Beyond Ecological Trauma

Aldous Huxley’s Theory of Language


  • Elisa Fortunato


Parole chiave:

Huxley; Island; Ecology; Language; Trauma.


Aldous Huxley gained fame as the most cultivated and complex writer of his time. After the publication of Brave New World in 1932 his work became increasingly difficult to categorize as it began to cross the boundaries that separate art from science, religion and mysticism. Throughout his literary life he asked us to shift «our collective attention from the merely political to the basic biological aspects of the human situation». He urges us to shift from a nationalistic, warmongering way of thinking to an ecological approach: «Do we propose to live in this planet in symbiotic harmony with our environment? Or, preferring to be wantonly stupid, shall we choose to live like murderous and suicidal parasites that kill their host and so destroy themselves?» (The Politics of Ecology). He saw the ecological issues he dealt with as by-products of our world view, anticipating what environmentalists later defined as the ‘belief paradigm’ of our culture (Sawyer 2008). This paper studies the link Aldous Huxley draws between this ‘belief paradigm’ and language and how, through a brand-new theory of language, he identifies a pathway out of the ecological trauma that Man has caused. It focuses, in particular, on the four essays he devoted entirely to this theme: Words and Behavior, 1936; Words and Their Meaning, 1940, On Language, 1959, and The Politics of Ecology. The Question of Survival (1963). The last section of this paper analyses the novel Island (1962). It is in this ‘utopian’ novel, in fact, that he explores in greater depth the themes touched upon in his previous essay-writing. Here the author combines language theory, human narrative talent and ecological concern to build a unique picture which is, arguably, his most important legacy to future generations.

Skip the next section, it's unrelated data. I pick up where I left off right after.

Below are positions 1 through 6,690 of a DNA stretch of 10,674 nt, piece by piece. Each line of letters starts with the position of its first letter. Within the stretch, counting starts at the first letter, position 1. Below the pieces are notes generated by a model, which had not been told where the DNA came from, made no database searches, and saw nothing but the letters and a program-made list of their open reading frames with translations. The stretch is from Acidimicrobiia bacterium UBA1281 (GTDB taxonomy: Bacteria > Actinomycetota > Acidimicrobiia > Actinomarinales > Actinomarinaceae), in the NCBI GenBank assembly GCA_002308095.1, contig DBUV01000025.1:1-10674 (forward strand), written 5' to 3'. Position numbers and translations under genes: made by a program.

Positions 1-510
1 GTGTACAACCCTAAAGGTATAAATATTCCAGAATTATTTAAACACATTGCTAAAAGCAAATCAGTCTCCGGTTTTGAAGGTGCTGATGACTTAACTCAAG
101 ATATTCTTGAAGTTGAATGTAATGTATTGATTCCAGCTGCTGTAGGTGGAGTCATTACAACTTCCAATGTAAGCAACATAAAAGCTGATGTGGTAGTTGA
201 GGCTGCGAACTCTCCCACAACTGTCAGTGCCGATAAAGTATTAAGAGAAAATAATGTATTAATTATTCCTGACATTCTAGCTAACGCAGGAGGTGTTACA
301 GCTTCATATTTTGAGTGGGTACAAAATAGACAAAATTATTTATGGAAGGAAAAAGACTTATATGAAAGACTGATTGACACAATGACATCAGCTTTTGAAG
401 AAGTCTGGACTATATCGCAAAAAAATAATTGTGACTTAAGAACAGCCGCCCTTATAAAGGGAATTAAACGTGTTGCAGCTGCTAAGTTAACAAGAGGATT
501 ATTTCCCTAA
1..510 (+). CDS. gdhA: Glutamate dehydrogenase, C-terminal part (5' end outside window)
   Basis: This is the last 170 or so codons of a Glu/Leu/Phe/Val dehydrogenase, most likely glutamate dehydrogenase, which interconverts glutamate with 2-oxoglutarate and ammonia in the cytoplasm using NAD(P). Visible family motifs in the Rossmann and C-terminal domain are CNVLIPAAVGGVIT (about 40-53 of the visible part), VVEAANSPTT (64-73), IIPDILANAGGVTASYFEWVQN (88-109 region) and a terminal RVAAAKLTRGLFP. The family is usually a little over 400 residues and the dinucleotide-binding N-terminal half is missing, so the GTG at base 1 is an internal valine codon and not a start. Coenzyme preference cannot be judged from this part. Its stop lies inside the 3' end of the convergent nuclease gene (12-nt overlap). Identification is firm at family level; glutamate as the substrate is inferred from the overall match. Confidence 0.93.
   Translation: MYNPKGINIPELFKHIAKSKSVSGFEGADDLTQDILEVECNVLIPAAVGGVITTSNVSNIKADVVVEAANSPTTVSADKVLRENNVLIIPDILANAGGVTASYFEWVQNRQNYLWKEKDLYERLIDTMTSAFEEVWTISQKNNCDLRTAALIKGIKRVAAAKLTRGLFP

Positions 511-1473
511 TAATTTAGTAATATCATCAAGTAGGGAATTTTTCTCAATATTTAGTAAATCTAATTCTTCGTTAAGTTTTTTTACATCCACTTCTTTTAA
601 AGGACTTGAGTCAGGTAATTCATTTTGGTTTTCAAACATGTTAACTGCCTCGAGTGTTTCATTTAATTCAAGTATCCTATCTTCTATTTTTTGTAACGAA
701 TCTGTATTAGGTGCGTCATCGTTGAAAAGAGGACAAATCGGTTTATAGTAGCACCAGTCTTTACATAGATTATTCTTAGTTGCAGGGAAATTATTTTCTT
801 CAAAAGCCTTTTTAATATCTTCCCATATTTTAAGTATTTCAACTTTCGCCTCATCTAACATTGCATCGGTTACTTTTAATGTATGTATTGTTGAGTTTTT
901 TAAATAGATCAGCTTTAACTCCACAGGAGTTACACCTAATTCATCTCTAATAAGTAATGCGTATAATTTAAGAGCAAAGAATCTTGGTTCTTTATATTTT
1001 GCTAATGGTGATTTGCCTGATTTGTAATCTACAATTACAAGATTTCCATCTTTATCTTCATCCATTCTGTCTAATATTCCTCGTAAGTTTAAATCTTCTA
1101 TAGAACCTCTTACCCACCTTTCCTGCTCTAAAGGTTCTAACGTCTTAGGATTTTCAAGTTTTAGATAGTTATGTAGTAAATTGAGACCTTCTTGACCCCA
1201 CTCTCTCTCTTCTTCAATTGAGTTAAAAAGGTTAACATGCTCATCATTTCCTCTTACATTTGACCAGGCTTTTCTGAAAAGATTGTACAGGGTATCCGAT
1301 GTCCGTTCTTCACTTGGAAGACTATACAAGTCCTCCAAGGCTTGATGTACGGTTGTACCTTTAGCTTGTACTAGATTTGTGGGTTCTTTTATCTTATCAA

Come citare

Fortunato, E. (2022). Beyond Ecological Trauma: Aldous Huxley’s Theory of Language . Comparatismi, (7).



Trauma Narratives & Trauma Theory